Chris Walton. Richard Wagner's Zurich: The Muse of Place. New York: Camden House, 2007. xii + 295 pp. $65.00 (cloth), ISBN 978-1-57113-331-1.
Reviewed by Barbara Eichner (Oxford Brookes University)
Published on H-German (November, 2009)
Commissioned by Susan R. Boettcher
Putting Wagner in His Place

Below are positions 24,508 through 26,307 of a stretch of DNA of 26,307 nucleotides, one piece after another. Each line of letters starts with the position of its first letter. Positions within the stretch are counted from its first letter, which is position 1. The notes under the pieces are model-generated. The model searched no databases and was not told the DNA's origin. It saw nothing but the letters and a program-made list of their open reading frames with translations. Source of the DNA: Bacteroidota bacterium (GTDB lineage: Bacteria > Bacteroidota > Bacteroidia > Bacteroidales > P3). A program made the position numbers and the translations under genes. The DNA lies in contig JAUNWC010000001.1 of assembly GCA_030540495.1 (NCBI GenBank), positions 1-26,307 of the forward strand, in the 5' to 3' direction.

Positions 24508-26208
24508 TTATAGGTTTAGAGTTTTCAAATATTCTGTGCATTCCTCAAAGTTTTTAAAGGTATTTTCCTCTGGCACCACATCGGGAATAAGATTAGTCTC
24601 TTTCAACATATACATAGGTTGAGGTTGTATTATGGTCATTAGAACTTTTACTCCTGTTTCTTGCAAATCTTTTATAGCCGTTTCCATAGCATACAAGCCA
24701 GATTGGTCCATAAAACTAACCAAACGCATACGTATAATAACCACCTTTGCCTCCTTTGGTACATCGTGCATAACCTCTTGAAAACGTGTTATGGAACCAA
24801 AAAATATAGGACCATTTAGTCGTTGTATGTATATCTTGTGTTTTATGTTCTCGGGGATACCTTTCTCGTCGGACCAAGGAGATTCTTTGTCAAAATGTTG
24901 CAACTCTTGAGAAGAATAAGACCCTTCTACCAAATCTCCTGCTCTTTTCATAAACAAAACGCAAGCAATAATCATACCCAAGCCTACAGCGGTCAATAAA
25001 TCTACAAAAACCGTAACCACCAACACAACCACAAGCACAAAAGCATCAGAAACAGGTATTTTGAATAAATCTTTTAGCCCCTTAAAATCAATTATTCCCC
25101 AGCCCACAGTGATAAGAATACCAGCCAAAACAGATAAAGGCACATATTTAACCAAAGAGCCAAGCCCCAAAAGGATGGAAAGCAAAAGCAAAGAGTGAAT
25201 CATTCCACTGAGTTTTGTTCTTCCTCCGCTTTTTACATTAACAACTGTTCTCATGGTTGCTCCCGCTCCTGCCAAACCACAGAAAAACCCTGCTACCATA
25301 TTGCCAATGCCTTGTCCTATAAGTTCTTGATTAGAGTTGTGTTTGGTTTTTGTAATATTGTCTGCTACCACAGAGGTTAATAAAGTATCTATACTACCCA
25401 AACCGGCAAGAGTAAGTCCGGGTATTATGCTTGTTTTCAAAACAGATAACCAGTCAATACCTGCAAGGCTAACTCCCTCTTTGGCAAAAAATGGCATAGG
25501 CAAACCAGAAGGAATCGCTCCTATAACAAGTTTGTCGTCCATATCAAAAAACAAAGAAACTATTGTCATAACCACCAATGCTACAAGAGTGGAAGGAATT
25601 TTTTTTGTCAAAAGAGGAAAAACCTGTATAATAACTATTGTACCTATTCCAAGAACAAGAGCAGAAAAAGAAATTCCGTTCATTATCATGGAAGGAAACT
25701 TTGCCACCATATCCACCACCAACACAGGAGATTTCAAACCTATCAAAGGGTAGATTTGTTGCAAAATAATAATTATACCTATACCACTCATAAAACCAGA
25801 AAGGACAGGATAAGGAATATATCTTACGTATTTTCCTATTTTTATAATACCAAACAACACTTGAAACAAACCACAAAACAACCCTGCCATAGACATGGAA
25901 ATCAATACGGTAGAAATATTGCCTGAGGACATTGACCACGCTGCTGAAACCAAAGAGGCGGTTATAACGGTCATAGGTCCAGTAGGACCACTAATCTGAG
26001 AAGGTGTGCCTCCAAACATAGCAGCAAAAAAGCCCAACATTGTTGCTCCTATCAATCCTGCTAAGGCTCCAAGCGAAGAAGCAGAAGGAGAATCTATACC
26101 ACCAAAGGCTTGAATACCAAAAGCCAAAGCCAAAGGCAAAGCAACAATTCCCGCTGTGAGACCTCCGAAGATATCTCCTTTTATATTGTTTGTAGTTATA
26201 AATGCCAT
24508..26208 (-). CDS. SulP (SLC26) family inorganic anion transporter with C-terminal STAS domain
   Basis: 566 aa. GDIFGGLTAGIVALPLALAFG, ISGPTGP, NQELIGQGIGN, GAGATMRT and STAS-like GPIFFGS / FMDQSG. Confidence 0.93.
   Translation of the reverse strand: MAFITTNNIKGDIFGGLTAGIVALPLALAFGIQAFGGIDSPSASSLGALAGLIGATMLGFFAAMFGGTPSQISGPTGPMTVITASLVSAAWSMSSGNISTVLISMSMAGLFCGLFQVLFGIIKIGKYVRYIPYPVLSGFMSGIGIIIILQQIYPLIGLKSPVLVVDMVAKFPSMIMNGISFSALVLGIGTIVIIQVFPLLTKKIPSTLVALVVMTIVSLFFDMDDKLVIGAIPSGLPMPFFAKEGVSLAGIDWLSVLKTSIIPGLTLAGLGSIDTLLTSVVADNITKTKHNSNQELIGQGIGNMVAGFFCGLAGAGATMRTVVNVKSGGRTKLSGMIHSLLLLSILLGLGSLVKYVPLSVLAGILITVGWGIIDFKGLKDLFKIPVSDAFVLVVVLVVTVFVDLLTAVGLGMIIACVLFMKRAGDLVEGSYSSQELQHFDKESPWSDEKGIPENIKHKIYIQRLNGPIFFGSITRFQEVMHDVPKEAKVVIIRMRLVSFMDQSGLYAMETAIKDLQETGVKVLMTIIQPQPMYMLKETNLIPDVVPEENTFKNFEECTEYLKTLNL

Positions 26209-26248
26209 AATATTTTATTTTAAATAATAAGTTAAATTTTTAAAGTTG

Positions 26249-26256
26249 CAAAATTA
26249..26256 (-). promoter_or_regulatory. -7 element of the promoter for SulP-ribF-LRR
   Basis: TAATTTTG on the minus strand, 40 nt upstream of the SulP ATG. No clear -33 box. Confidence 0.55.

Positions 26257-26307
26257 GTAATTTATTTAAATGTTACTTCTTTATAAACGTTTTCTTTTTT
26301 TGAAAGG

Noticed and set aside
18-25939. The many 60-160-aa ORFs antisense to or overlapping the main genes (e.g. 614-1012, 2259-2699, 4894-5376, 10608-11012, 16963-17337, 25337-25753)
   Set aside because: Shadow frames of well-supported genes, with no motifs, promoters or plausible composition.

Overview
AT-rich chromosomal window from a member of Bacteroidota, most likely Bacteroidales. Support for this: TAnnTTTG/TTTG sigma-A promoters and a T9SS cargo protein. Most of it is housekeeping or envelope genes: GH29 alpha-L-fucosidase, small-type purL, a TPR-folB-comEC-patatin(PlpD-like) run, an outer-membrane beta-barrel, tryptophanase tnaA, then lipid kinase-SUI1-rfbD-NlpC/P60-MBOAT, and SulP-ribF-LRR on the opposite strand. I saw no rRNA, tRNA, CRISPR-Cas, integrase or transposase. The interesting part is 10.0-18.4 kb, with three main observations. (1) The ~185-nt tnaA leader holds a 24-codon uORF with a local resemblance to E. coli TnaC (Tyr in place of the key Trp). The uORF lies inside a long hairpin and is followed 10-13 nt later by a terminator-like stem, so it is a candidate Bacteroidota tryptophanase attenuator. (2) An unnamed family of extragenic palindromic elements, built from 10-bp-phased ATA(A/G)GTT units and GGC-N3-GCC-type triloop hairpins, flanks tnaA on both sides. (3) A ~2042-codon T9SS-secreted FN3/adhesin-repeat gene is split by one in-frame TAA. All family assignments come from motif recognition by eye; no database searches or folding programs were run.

Chris Walton's study of Richard Wagner's Zurich years starts with a veritable bang. After quoting Wagner's unflattering characterization of Zurich as "devoid of any public art form," Walton retorts: "He lies, of course. Zurich in 1849 was neither devoid of art nor populated by the simple; nor was he unknown in it" (p. 1). This dry remark sets the tone for the spirited introduction as well as the entire book that endeavors to "uncover not merely 'Wagner's Zurich' and 'Zurich's Wagner' but also, above all, 'Zurich in Wagner'" (p. 5). In doing so, Walton seeks to redress an imbalance that dogs the majority of Wagner biographies, not just those dedicated to the Zurich years. All too often, Wagner's own writings, particularly his notoriously skewed autobiography Mein Leben (1870-1880), are taken at face value, so that everything is seen through his self-serving perspective. This stance makes any city he ever set foot in--whether Riga, Bayreuth, or even cultural centers such as Dresden and Munich--appear as if it were a nonentity before the arrival of the "Master." Walton, in contrast, takes Wagner's writings and tests them against local sources, thus giving those previously regarded as "distant, insignificant satellites" (p. 3) orbiting the Wagner sun a life of their own. As former head of the Music Division of the Zentralbibliothek Zürich, Walton was of course in an ideal position to unearth little-known details about Zurich's musical life, and much of the present book echoes his previous studies published more locally and in German. However, Walton is not the only scholar to advocate a new look at Wagner's Zurich. In the same year Eva Martina Hanke's Wagner in Zürich, Individuum und Lebenswelt (2007) appeared, which explicitly subscribed to a cultural historical approach. If Walton and Hanke took notice of the others' endeavors, their books sadly do not show any cross-fertilization beyond Hanke's quotation from Walton's earlier German publications. Thus an opportunity of combining the best efforts of Wagner scholarship for the benefit of English- and German-speaking audiences has been missed.